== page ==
[OPE-L:994] Missing the mark

Alan Freeman (100042.617@compuserve.com)
Wed, 7 Feb 1996 16:21:49 -0800

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Michael Perelman asks:
I find these questions interesting, but then I ask myself what difference the
answer would make.

I think this is, to say the least, an understandable question, especially
since the last month's discussion must have seemed like an exercise in
very obscure logic-chopping.

One issue is: whether Marx was wrong or right. I didn't use to think
this was important, but I've changed my mind.

But there are other questions which are also important; so, here is the best
answer I have, though maybe not a good one:

One approach to Marx says that the profit rate does not fall, and the
other says that it does.

On this question hangs: is the instability of capitalism due
to causes external to the market, or internal to the market?

If the former, the rational conclusion is that consequences of
the market's instability such as mass unemployment, mass poverty,
fascism and war, should be overcome by ensuring that the market
works as perfectly as possible and that external interference
is minimised.

If the latter, the rational conclusion is that capitalism can
never stabilise and we should struggle against all these effects of
the market and eventually seek to replace it by an alternative system
of social organisation.

One approach to Marx leads to the conclusion that the inequality between
rich and poor nations arises from the differences between the peoples
of these nations. The other concludes that even if the peoples of different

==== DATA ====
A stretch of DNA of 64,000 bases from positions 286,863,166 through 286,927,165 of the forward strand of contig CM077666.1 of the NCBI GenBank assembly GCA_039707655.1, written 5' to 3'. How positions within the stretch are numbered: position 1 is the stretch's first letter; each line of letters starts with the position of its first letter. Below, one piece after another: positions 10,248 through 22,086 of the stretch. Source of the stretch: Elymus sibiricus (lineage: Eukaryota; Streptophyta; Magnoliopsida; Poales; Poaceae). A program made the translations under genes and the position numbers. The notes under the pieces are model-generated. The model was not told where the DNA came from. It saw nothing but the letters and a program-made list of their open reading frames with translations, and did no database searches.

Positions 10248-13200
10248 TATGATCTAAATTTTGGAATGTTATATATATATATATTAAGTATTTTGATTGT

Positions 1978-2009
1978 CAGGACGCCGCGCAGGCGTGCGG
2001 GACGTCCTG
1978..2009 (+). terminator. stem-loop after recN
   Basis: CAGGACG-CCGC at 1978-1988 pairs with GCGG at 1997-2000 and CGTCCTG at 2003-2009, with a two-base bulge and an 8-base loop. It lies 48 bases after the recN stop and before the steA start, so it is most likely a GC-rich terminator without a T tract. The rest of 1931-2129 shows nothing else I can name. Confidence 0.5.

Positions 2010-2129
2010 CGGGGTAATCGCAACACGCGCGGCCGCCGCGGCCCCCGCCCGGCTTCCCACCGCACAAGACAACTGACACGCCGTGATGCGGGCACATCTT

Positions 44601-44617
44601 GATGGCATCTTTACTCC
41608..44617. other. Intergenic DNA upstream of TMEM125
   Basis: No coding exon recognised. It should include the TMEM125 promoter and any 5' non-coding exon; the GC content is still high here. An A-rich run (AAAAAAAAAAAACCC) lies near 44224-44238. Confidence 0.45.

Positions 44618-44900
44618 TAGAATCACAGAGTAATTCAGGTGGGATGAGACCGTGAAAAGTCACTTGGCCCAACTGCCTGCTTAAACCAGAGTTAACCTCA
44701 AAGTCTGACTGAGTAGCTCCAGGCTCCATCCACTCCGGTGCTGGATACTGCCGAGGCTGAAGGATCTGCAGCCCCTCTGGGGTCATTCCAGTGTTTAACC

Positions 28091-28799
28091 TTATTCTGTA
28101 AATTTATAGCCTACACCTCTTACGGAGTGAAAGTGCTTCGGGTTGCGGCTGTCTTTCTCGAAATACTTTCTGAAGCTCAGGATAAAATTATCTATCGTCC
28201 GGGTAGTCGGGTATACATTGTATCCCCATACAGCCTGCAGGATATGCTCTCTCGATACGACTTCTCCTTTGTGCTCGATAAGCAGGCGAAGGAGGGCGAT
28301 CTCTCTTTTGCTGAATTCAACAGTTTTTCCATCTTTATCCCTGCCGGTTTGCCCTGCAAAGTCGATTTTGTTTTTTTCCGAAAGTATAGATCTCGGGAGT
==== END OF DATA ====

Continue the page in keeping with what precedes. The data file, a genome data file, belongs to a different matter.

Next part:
nations are identical humans, differences in the distribution of capital
must give rise to growing inequality both in productive capacity and
living standards; and that growing inequality in the distribution of
capital is a direct result of technical progress, if this is organised

If the former is true, then the policy which follows is that the poor
nations should either accept their lot or tighten their belts.

If the latter is true, then the poor nations should break out of the
world market by what ever means necessary.

One approach to Marx leads to the conclusion that profit arises
from a variety of causes, among which the exploitation of labour power
is but one.

The other approach concludes that the only source of profit is the
exploitation of labour power.

I don't wish to prejudge the policy conclusions of the first argument
but I know that the policy conclusions of the second is that the
only hope for humanity is to abolish the wage system and the market.

These are harsh things to say, but the difficulty is that academics
do not always have to draw out the policy conclusions of their analysis.
Sometimes it is necessary to spell them out; not because the political
conclusions of any argument can tell us whether it is true or not, and
not because academics can be judged by the political conclusions of their
own arguments - usually they leave the conclusion-drawing to other people.

But because whatever we do, those who pay us are waiting in the wings
to draw the conclusions that suit them; and we should not forget this.

If it wasn't for these conclusions, even if the difference was only
1 decimal place, I wouldn't give an incontinent squirrel shit.